In 1993, as an effort to attract younger families, membership took on a renovation of the course and clubhouse, and built a new swimming pool – and they decided to do it all at once.
“We took on a lot of debt,” Wayland says. “After the dot-com bubble burst in 1995, a lot of young families and couples who came into the club couldn’t stay. It became a monthly struggle to make ends meet. I can’t remember a board meeting where the red numbers weren’t there. We were always robbing Peter to pay Paul I was very worried.”
By 2003, the club was looking squarely at bankruptcy.
“We were more concerned that some investors who were interesting in buying the club might turn it into a residential area,” says Mangum.
Becca McKinney, who has been a member since 1995 and has won 11 women’s club championships, says: “We liked RCC because it was very unpretentious and a nice community of people. It was one of the best courses in Raleigh. But as it neared bankruptcy, people started getting scared and leaving. It became harder to find people to play with.”
A Vibrant, Active Place to Be
Enter John McConnell. When he bought the club in 2003, things started to change almost immediately.
“Then we had a country club,” says Wayland. “We had a full dining program, kids’ programs, seasonal programs, holiday events. All the tournaments had a waiting list. John has assembled an incredible management team that makes McConnell Golf second to none. We had a driving range that you couldn’t hit more than a 5-iron. John bought the land adjacent to the first fairway, turned the range around and now you can hit 250-yard shots. He took the old driving range and turned it into a short-game facility. When I joined in 1989, there were probably a dozen kids, it was an older club. Now, when you go the practice facility, kids are everywhere, boys and girls, learning the game. The energy and enthusiasm McConnell injected into RCC has been just as important. We went from an old, dying club to a vibrant, active, attractive place to be.”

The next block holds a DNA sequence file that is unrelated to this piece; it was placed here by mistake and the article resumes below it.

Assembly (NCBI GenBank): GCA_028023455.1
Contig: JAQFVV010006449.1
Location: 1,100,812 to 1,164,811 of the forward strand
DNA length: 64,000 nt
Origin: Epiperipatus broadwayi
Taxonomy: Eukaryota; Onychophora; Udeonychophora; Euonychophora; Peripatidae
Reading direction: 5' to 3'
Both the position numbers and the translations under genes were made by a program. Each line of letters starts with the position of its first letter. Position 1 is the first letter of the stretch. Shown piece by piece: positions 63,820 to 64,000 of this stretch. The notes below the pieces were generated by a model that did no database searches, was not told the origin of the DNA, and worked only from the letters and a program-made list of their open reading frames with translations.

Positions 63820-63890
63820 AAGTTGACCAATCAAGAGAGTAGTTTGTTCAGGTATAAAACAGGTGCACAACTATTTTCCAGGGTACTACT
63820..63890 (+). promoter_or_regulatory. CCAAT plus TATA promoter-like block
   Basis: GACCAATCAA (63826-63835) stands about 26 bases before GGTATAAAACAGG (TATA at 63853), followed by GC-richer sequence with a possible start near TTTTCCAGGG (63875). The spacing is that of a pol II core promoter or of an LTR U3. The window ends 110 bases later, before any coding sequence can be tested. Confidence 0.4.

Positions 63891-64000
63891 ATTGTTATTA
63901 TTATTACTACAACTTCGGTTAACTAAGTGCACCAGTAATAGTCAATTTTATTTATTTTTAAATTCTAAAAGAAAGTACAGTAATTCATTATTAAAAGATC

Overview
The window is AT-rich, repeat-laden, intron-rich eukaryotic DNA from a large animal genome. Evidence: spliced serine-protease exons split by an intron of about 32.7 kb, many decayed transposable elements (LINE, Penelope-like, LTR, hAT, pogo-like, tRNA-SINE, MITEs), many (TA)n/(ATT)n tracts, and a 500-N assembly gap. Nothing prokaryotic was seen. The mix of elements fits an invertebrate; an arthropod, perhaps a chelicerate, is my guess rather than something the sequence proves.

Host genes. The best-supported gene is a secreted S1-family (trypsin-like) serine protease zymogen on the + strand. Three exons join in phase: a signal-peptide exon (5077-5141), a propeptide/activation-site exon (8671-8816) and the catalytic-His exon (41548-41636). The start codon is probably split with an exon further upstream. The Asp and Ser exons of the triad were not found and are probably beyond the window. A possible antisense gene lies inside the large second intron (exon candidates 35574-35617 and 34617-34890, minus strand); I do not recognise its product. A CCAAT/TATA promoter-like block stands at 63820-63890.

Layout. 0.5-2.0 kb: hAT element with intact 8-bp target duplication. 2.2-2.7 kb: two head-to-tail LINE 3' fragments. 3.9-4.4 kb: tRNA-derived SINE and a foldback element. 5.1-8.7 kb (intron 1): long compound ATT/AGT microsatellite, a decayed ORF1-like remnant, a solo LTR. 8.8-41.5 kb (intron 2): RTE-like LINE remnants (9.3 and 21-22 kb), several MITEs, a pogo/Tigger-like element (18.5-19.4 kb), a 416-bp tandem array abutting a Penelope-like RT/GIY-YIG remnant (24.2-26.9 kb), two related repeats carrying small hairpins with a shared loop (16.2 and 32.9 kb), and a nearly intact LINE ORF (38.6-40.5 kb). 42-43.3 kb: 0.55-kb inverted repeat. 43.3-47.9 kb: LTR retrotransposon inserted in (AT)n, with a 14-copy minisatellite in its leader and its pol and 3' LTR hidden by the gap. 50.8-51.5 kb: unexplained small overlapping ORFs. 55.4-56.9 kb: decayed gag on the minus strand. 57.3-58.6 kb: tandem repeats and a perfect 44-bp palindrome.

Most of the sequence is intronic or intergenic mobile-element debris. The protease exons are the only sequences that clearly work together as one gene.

Other long-time RCC members echo this sentiment.
“Even John McConnell didn’t know what McConnell Golf would eventually turn into,” says Mangum. “He bought it and always had good staff. It’s well managed and a first-class operation.”
McKinney, who grew up in South Boston, VA, learned to play at a nine-hole course.
“When I was growing up, my dad called our golf course his second home,” she says. “And for me, RCC is my second home. That’s where I am on the weekends and a couple of days during the week. It’s fun to have a place you can go. We eat dinner at the club almost every Friday night. We know the wait staff and the chefs. They expect us there and save a table for us. There aren’t many places you can go and get that kind of treatment.”
From the mountains to the coast, members throughout McConnell Golf’s properties enjoy this same first-class service. And as we celebrate 15 years in business, we look forward to what the next decade will bring.